Upward Bound Impact Grows, Grant Renewed
The University of North Georgia (UNG) Upward Bound Program continues to expand how it helps underrepresented and underserved high school students prepare for college.
This fall, the program took 30 students to the San Francisco area to visit Stanford University; the University of California-Berkeley; California State University, East Bay; and other cultural learning sites in this region. Although Upward Bound students from Johnson High School in Gainesville, GA and Gilmer High School in Ellijay, GA regularly visit the colleges, this was the largest trip yet.
UNG received a five-year, $1.4 million renewal through August 31, 2027 of its Upward Bound grant from the U.S. Department of Education.
“We are thrilled that both UB programs have been renewed for an additional five years to continue supporting students and their families in Hall and Gilmer counties. During the first grant award, UB staff has worked continuously to increase program visibility and awareness, post-secondary retention and enrollment,” said Dr. Latrice Richardson, Director of UNG Pre-College Access Grant Programs. “In this new round of grants, we look forward to building on our successes and overcoming countless challenges so that more TRIO-eligible students have better access to the colleges and universities of their choice.
In addition to college visits, Upward Bound offers twice-weekly tutoring, ACT and SAT prep, and a summer institute that helps students achieve their goals.
We are pleased that both UB programs have been renewed for another five years to continue supporting students and their families in Hall and Gilmer counties.
Dr. Latrice Richardson
Director of UNG Pre-College Access Grant Programs
Abby Humphrey, associate director of Upward Bound at UNG, said she couldn’t ask for more rewarding work.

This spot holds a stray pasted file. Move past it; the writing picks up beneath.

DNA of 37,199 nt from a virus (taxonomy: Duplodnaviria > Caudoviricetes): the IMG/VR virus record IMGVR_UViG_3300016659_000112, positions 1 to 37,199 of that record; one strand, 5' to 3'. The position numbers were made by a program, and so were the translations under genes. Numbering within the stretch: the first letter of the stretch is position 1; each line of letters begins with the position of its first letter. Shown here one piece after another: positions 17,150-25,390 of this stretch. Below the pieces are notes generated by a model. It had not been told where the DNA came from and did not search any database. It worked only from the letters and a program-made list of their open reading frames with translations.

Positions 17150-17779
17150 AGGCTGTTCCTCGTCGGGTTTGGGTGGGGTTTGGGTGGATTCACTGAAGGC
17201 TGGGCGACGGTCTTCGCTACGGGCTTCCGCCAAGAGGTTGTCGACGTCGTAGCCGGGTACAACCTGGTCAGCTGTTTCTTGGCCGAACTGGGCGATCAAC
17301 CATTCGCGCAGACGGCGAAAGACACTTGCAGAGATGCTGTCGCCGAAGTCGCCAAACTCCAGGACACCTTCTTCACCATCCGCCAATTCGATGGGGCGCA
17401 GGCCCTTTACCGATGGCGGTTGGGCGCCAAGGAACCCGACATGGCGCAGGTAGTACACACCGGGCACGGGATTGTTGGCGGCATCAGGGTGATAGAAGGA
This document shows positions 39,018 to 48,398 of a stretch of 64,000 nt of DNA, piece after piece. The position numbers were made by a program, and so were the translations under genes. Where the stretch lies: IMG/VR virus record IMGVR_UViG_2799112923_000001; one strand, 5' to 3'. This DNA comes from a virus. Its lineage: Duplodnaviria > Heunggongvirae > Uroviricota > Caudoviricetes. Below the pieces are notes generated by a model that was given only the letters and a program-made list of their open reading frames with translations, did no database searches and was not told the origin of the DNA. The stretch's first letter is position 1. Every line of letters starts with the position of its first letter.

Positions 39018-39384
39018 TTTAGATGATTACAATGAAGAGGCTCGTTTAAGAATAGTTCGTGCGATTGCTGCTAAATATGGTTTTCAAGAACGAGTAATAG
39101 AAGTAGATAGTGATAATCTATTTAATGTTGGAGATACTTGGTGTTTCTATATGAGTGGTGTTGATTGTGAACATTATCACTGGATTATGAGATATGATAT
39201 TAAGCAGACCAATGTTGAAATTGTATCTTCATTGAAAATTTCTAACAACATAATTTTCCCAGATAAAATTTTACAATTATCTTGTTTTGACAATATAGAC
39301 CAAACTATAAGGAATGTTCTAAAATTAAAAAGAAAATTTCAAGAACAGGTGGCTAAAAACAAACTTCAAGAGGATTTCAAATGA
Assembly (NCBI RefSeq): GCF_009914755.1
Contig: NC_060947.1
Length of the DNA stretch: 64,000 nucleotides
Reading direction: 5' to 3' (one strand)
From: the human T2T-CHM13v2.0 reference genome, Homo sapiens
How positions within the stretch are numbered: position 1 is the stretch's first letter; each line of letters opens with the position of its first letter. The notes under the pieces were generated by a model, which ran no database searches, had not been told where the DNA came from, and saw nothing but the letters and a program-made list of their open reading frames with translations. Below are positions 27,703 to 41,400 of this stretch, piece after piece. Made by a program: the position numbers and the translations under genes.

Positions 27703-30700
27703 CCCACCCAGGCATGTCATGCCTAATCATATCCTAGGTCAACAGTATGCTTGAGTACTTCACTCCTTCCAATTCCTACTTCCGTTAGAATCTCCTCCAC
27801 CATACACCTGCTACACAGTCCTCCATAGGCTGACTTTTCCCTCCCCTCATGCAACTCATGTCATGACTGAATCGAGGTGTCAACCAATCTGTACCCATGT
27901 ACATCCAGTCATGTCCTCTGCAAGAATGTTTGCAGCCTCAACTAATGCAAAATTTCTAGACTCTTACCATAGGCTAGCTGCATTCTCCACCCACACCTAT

“I’m a first-generation college student and my mom is an immigrant. So just having this program, I see the benefit. I see myself in all of these students,” Humphrey said. “These students have the desire and the drive to go to college, but they don’t necessarily know how. They have the skills, but they just need guidance in applying to schools.”
Jasmin Partida, a senior at Johnson High, said being part of Upward Bound helped her build her social skills and confidence when it came to her college studies.
“Before, I felt like I wouldn’t go far because I didn’t have that support. But I have that support now,” Partida said. “I know I’ll go far. I just have to ask for this help and know it’s there for me.”
Leslie Benitez, a senior at Gilmer High, said Richardson’s leadership helped pave the way for her college journey by pushing Benitez out of her comfort zone. She remembers staying in a UNG dorm the summer before her junior year of high school for the Upward Bound Summer Institute and being intimidated by the college campus.
“We’ve been to so many colleges to the point where I know where my comfort level is now,” Benitez said. “I was really scared, but now I’m not.”
The tour guide’s advice on the group’s recent trip to Stanford stood out to Benitez as she heard him talk about the prestigious university.
“It’s not that big, unreachable stuff,” Benitez said. “He made it seem like there’s no limit to your dreams or your aspirations.”
Partida recommends Upward Bound to anyone interested in pursuing higher education.
“They will help us with whatever we need,” Partida said. “If you’re trying to get into college, you really should look into the curriculum.”